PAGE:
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Col. Henry Stuart Wortley (British - Moonbeam on the Waters - Google Art Project

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Col. Henry Stuart Wortley (British - Moonbeam on the Waters - Google Art Project

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The albumen silver print is a photographic printing process that was widely used in the 19th century. It involves coating paper support with a mixture of egg whites and salt, which creates a glossy surface to hold light-sensitive silver salts. The paper is then sensitized in a solution of silver nitrate, and exposed in a camera or under a negative. After exposure, the print is developed in a solution of gallic acid and silver nitrate, which reduces the silver salts to metallic silver and creates the final image. The albumen print process was widely used for commercial and fine art photography in the 19th century and produced high-quality, detailed images with a distinctive glossy finish.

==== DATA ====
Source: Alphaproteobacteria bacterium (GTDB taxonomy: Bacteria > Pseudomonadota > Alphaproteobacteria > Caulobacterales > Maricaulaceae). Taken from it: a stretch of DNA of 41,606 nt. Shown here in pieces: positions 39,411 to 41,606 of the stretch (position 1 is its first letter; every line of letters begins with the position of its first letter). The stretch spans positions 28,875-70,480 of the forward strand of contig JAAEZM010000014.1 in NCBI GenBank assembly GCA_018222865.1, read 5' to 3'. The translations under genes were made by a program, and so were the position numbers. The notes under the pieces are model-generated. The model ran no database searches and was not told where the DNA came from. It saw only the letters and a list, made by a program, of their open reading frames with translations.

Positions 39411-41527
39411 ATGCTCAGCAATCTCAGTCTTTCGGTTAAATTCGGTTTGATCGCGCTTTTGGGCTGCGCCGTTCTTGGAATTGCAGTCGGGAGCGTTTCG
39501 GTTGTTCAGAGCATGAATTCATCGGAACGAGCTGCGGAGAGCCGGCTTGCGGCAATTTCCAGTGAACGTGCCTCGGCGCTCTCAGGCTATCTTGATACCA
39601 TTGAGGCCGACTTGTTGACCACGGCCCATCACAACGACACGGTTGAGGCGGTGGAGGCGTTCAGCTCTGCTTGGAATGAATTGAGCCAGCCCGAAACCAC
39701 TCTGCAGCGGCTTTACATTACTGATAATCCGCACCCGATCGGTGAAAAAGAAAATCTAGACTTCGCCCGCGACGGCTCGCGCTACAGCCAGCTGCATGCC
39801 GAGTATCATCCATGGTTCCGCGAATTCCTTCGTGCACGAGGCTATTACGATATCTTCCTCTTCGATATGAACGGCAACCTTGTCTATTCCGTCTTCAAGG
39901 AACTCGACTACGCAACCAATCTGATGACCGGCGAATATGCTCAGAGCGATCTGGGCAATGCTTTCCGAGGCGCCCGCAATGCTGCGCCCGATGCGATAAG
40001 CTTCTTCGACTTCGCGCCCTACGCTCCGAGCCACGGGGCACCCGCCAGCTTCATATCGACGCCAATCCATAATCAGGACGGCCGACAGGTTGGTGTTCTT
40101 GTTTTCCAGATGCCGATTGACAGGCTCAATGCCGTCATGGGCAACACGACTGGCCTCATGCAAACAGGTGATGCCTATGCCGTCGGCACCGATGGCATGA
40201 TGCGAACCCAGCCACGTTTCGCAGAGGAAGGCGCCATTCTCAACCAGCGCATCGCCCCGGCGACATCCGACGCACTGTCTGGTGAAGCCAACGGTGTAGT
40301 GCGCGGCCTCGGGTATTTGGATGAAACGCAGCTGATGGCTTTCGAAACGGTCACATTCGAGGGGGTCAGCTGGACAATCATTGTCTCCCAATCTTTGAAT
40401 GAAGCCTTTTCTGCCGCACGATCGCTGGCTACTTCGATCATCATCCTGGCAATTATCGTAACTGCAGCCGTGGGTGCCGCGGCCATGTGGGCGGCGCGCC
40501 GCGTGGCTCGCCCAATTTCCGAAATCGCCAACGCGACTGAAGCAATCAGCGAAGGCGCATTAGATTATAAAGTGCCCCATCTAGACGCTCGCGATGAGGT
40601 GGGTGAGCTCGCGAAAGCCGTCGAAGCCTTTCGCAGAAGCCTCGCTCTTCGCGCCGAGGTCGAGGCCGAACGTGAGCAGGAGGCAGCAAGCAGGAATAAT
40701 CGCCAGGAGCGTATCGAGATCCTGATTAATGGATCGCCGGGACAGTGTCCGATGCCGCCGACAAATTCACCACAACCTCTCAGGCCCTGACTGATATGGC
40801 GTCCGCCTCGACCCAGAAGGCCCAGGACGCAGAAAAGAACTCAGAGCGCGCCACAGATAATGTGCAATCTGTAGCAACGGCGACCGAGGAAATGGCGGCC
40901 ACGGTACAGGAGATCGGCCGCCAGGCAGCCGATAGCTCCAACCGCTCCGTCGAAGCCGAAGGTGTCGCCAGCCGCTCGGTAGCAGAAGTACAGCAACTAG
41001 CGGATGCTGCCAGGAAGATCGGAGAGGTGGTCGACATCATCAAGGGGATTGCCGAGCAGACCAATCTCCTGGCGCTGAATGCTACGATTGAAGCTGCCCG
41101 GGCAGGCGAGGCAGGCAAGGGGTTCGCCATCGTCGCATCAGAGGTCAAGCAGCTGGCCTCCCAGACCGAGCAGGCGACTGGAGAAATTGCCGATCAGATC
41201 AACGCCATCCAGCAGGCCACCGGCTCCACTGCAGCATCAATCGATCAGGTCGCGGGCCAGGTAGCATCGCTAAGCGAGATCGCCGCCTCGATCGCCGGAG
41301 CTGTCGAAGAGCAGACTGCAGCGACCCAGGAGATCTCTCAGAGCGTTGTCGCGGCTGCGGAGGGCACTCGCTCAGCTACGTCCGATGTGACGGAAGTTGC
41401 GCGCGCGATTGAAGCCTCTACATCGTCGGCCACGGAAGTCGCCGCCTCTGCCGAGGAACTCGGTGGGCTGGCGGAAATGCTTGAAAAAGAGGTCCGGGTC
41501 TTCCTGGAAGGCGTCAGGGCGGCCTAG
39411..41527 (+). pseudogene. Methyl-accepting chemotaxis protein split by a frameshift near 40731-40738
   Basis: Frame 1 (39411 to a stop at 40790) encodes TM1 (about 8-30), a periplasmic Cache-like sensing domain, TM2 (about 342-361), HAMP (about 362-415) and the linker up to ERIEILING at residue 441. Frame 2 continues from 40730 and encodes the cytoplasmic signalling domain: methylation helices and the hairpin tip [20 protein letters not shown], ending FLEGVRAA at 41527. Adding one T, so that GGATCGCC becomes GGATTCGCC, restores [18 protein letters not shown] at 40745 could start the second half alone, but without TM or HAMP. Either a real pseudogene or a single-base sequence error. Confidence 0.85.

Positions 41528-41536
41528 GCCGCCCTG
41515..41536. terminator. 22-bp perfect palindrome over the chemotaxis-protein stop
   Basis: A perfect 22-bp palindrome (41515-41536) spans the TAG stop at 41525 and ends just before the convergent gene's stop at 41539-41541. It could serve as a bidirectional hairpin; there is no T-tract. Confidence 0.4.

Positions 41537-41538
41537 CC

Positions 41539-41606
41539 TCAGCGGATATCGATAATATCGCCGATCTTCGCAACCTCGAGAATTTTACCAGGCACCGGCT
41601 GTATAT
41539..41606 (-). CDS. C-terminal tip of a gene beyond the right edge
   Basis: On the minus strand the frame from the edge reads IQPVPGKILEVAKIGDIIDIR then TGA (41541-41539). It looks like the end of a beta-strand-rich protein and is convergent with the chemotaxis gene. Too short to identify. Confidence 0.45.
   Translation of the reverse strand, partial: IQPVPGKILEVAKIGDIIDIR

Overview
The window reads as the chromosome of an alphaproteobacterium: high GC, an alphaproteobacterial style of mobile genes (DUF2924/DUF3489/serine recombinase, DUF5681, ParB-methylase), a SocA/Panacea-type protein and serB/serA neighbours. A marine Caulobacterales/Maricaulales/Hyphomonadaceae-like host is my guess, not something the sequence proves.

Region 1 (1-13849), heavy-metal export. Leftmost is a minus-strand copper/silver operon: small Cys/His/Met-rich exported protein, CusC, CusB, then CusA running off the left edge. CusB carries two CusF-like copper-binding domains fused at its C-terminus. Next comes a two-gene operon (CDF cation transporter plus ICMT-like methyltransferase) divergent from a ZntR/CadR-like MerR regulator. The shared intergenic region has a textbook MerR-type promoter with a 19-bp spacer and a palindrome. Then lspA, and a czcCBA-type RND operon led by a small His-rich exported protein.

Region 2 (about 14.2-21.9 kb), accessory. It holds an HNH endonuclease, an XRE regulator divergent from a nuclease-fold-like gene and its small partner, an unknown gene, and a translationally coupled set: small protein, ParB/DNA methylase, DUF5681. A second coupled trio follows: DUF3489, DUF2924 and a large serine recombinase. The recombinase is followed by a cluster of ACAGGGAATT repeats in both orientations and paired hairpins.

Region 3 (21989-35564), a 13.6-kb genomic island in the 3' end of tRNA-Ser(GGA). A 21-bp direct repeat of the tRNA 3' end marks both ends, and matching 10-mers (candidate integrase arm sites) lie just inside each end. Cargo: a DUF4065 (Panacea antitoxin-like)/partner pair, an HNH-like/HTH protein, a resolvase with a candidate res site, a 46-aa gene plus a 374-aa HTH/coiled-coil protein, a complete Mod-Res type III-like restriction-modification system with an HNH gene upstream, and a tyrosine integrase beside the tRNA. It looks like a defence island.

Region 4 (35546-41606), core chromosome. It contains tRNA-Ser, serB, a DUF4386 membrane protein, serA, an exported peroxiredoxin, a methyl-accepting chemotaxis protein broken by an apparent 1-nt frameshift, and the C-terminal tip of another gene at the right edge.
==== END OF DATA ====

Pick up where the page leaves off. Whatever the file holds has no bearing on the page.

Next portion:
Colonel Henry Stuart-Wortley was an amateur photographer who took many photographs during his travels. His photographs were exhibited at the Royal Photographic Society in London in the 1860s. He also wrote articles on photography for Photographic News. Wortley's photographs include landscapes, portraits and architectural studies. He travelled extensively throughout Europe, North Africa and the Middle East, photographing famous landmarks and people. His photographs of Egypt and Palestine are particularly noteworthy. Wortley's photographs are now held in several collections, including the National Portrait Gallery in London and the Royal Collection Trust. His work is regarded as an important contribution to the early history of photography.

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1863
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J. Paul Getty Museum
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